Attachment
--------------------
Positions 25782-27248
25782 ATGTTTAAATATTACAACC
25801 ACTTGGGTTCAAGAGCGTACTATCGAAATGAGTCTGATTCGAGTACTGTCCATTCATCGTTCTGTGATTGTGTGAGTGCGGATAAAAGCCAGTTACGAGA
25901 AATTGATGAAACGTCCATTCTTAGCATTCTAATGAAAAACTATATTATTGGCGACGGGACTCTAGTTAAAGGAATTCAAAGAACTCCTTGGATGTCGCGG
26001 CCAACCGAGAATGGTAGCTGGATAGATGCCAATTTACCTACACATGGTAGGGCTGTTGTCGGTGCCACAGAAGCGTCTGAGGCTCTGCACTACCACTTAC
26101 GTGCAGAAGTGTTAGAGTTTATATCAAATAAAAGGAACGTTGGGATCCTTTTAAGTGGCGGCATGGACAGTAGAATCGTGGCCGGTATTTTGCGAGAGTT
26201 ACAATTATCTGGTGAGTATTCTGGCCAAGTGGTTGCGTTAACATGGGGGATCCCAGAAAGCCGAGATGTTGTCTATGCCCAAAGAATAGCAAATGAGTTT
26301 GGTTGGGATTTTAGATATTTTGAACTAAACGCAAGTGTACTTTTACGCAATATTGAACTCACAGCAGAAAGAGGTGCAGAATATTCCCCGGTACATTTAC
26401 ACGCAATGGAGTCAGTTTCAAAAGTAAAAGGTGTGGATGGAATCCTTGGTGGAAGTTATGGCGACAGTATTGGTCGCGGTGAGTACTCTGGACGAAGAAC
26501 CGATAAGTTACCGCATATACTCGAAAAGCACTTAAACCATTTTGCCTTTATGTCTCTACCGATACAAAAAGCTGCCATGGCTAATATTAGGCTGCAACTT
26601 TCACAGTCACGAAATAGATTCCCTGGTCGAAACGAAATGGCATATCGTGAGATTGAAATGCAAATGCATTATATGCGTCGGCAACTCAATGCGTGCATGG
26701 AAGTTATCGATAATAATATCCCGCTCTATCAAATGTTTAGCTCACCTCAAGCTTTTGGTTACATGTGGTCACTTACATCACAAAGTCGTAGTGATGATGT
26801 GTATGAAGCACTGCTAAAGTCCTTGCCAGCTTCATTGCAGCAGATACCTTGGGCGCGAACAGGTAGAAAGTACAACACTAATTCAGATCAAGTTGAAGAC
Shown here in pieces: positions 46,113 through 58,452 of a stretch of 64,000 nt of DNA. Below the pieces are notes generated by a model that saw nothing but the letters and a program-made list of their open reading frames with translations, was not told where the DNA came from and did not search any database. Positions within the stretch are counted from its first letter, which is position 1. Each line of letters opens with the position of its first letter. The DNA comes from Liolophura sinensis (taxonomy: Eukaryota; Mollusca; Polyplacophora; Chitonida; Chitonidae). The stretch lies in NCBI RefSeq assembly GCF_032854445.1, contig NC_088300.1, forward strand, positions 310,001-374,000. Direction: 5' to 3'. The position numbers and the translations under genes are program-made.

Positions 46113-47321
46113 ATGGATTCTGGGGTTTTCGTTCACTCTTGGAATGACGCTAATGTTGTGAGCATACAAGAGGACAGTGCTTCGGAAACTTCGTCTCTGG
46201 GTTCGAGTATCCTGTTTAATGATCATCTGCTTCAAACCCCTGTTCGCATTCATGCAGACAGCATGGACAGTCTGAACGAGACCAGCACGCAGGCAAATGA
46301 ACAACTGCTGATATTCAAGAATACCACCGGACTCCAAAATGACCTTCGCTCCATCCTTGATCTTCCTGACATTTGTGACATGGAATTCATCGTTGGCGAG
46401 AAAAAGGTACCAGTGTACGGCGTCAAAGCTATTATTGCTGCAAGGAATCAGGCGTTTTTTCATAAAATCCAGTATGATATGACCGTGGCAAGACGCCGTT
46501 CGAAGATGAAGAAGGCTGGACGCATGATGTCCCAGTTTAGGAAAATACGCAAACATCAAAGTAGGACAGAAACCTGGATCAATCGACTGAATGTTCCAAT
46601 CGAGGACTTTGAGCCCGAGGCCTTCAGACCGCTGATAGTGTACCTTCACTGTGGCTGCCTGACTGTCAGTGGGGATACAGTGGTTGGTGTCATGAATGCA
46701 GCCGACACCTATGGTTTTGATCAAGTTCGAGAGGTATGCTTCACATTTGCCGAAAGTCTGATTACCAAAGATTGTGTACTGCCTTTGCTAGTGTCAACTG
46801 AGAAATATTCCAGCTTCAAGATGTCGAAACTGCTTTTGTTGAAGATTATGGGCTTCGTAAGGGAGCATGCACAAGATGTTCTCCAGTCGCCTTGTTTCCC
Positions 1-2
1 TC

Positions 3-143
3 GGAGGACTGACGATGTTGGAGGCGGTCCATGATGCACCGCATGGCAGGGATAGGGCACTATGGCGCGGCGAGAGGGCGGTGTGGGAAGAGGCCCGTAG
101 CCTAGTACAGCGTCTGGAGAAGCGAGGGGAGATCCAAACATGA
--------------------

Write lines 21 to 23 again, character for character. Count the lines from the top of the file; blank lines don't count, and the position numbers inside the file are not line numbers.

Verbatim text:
46601 CGAGGACTTTGAGCCCGAGGCCTTCAGACCGCTGATAGTGTACCTTCACTGTGGCTGCCTGACTGTCAGTGGGGATACAGTGGTTGGTGTCATGAATGCA
46701 GCCGACACCTATGGTTTTGATCAAGTTCGAGAGGTATGCTTCACATTTGCCGAAAGTCTGATTACCAAAGATTGTGTACTGCCTTTGCTAGTGTCAACTG
46801 AGAAATATTCCAGCTTCAAGATGTCGAAACTGCTTTTGTTGAAGATTATGGGCTTCGTAAGGGAGCATGCACAAGATGTTCTCCAGTCGCCTTGTTTCCC